A lot of people in the mortgage biz like to tell customers: “Pay your variable like a fixed.”
In other words, increase the payment on your adjustable-rate mortgage (ARM) to match the payment you would have made, had you chosen a 5-year fixed.
The purpose of this strategy is to pay more up front so that if rates (and your payment) rise, you’ll feel it less.
In other words, it creates a buffer of sorts — so your monthly cash flow is not impacted when the Bank of Canada hikes. (Side note: This strategy is not applied as often on variable-rate mortgages — which have fixed payments to begin with.)
How Does it Work?
You might be wondering how effective this strategy really is.
Let’s make a few assumptions and find out.
Suppose for a minute that:
- You’ve got a standard mortgage of $250,000
- The best 5-year fixed rate is 3.59%
- The best adjustable mortgage rate is prime – 1.00% (2.95% as this is being written)
- The Bank of Canada hikes rates multiple times over the next year.
Given the above hypothetical, paying your ARM like a fixed will save you roughly $121 in interest and shelter you from three rate hikes.
After that, you’re at the mercy of prime rate. If the Bank of Canada raises a fourth, fifth or sixth time, you have to raise your payment again (and potentially again and again) to cover those hikes.
Useful But Over-hyped
Do we recommend this strategy? Sure, why not. But only if you have nothing better to spend your money on (like paying down higher-interest debt, building an emergency fund, investing and so on).
The concerns we have are these. Many mortgage advisors:
- Position this strategy like it’s sheer genius from above
- It’s just making prepayments, folks. Nothing more.
- Recommend this as a way to reduce risk in a variable rate and put clients at ease
- In fact, as is shown above, the risk mitigation of this strategy is limited (unless you increase your ARM payment more than the spread between fixed and variable rates suggest).
- Tout it, but don’t know how effective it is
- It’s true. Many brokers and bankers have never done the math so they have little idea how much you’ll save (or how many hikes it’ll insulate you from) if you follow their advice.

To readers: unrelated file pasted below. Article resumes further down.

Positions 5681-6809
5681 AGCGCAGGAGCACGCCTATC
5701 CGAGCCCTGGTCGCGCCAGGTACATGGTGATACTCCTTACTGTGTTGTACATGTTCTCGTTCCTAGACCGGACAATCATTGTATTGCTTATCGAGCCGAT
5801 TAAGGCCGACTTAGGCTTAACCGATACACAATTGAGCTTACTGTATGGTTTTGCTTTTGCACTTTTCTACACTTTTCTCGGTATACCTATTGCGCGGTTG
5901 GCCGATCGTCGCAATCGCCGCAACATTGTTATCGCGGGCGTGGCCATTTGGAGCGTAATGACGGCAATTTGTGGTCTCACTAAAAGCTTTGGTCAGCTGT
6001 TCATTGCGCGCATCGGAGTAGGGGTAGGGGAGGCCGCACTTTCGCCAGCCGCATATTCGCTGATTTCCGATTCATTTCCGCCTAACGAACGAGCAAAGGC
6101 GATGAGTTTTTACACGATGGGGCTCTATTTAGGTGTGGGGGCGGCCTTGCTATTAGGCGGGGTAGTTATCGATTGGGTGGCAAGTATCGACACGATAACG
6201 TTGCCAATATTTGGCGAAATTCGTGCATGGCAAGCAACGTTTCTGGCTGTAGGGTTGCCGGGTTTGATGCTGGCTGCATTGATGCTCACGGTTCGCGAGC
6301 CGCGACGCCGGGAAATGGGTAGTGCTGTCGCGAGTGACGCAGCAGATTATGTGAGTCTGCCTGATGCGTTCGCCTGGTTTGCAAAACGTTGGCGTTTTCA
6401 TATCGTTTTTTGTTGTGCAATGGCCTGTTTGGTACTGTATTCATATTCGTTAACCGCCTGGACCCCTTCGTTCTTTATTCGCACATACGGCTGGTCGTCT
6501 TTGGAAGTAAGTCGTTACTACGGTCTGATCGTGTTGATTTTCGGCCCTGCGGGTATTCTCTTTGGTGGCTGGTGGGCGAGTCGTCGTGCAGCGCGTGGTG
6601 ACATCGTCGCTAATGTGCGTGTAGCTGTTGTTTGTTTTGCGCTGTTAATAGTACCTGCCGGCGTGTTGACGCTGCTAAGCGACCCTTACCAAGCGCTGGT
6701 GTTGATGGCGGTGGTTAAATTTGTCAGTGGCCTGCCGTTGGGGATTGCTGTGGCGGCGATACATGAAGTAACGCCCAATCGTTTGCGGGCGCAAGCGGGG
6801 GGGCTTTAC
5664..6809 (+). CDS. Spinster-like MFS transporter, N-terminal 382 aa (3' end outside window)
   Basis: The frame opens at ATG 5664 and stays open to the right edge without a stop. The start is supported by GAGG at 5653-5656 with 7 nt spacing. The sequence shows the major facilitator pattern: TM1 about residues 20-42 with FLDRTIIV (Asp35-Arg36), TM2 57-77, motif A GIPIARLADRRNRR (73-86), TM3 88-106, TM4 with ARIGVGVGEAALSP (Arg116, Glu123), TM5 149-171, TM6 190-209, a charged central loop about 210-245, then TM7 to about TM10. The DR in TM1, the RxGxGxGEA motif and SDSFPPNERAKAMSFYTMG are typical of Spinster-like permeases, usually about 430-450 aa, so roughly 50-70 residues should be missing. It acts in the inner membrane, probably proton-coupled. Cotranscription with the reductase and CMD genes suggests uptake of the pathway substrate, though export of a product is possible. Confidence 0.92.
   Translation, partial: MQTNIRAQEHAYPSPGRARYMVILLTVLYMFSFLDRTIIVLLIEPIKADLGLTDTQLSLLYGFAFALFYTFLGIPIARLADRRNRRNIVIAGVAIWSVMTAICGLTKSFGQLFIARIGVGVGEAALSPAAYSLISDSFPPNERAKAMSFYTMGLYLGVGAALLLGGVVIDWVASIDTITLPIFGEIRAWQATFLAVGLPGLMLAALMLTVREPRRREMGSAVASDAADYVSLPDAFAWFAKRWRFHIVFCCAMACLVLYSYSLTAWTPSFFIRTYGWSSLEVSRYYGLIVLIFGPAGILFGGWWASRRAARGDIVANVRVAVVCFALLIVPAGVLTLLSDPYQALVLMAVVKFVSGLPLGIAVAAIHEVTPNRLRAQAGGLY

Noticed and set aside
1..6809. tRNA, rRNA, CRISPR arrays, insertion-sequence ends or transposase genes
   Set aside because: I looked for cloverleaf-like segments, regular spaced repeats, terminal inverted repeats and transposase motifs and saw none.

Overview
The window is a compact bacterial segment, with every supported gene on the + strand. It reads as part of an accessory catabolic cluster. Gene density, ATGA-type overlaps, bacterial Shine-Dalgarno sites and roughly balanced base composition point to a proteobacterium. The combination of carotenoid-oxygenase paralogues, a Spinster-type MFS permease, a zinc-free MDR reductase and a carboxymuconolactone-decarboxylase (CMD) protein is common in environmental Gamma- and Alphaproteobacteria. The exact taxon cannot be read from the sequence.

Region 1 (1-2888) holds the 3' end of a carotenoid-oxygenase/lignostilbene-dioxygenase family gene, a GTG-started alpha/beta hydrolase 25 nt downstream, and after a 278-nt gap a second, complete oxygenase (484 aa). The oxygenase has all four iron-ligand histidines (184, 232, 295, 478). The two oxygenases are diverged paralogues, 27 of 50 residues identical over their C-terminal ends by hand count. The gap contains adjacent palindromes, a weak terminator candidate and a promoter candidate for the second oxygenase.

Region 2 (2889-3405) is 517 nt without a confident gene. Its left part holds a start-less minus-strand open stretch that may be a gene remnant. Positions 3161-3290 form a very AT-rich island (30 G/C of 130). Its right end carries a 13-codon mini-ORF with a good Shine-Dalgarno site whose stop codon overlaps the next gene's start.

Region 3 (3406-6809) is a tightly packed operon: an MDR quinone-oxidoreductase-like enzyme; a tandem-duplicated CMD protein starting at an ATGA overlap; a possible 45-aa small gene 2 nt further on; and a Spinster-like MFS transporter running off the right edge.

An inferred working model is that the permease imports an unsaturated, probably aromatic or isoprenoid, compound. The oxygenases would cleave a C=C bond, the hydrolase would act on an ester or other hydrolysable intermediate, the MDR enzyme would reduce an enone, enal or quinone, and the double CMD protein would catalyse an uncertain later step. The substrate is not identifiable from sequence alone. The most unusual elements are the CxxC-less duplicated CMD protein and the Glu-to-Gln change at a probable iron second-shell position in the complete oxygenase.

- Do not account for superior uses of the prepayment money
- Carrying a 20% interest credit card balance? In most such cases, prepaying a mortgage is a chump move.
But it’s not always about dollars and sense.
“It also has a significant emotional benefit — paying down debt faster and buffering for payment ‘shock’ as they call it,” says Dustan Woodhouse of Be The Better Broker Inc.
“We purchase comfort by padding the payment…but it’s potentially an opportunity cost for those dollars that could be deployed elsewhere at a greater monetary return,” he adds.
Woodhouse’s advice for many (not all) is this: “Pay the rock-bottom payment you possibly can because these are ridiculously low interest rates. Then invest the balance somewhere else.”
If you’ve got a long time horizon and “you don’t have better than a 4% [after-tax] return somewhere else in your life, you need better investment advice,” he adds.
The benefit of the “pay-your-ARM-like-a-fixed” strategy is often overstated because variable-rate borrowers are already stress tested for a 200 bps rate increase by their lender. Moreover, with today’s rates, doing this only “protects” you from about three hikes. After that, you’re exposed and the strategy’s value largely expires.
On top of all this, advisors often recommend this tactic without checking if there are better and higher uses of the borrower’s funds. That’s a mistake.
If you hear a mortgage person touting this strategy, ask them:
1) how much it will save you (in dollars based on your mortgage details)
2) how many rate hikes it will shelter you from.
You might get a delayed response because they haven’t run the numbers. When searching for people to interview for this story, we spoke with three seasoned brokers who recommend this strategy. Only one knew roughly how many rate hikes were required before the borrower would have to increase their payment.
Brokers and bankers should know the basic math cold, quantify the pros and cons, and proactively acknowledge opportunity costs in any strategy they advocate. That’s how you know you’re getting professional advice.